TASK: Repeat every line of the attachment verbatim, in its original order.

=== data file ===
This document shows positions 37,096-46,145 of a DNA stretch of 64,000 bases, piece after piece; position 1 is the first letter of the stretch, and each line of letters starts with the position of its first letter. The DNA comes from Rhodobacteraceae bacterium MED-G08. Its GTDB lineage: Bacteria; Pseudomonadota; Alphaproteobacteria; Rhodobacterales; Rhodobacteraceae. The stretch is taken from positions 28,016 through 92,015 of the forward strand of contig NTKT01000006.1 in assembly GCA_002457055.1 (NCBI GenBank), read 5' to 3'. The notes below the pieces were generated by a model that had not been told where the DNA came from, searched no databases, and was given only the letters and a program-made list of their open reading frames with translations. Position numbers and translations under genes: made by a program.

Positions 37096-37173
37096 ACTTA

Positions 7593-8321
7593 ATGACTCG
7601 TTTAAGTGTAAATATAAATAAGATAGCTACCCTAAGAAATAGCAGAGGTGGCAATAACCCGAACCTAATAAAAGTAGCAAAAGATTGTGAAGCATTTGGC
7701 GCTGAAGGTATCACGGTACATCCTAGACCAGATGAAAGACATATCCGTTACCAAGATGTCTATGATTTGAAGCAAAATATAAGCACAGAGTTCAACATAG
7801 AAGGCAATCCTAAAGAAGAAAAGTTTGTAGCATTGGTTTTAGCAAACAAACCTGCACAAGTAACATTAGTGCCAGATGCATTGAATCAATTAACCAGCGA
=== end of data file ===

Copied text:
This document shows positions 37,096-46,145 of a DNA stretch of 64,000 bases, piece after piece; position 1 is the first letter of the stretch, and each line of letters starts with the position of its first letter. The DNA comes from Rhodobacteraceae bacterium MED-G08. Its GTDB lineage: Bacteria; Pseudomonadota; Alphaproteobacteria; Rhodobacterales; Rhodobacteraceae. The stretch is taken from positions 28,016 through 92,015 of the forward strand of contig NTKT01000006.1 in assembly GCA_002457055.1 (NCBI GenBank), read 5' to 3'. The notes below the pieces were generated by a model that had not been told where the DNA came from, searched no databases, and was given only the letters and a program-made list of their open reading frames with translations. Position numbers and translations under genes: made by a program.

Positions 37096-37173
37096 ACTTA

Positions 7593-8321
7593 ATGACTCG
7601 TTTAAGTGTAAATATAAATAAGATAGCTACCCTAAGAAATAGCAGAGGTGGCAATAACCCGAACCTAATAAAAGTAGCAAAAGATTGTGAAGCATTTGGC
7701 GCTGAAGGTATCACGGTACATCCTAGACCAGATGAAAGACATATCCGTTACCAAGATGTCTATGATTTGAAGCAAAATATAAGCACAGAGTTCAACATAG
7801 AAGGCAATCCTAAAGAAGAAAAGTTTGTAGCATTGGTTTTAGCAAACAAACCTGCACAAGTAACATTAGTGCCAGATGCATTGAATCAATTAACCAGCGA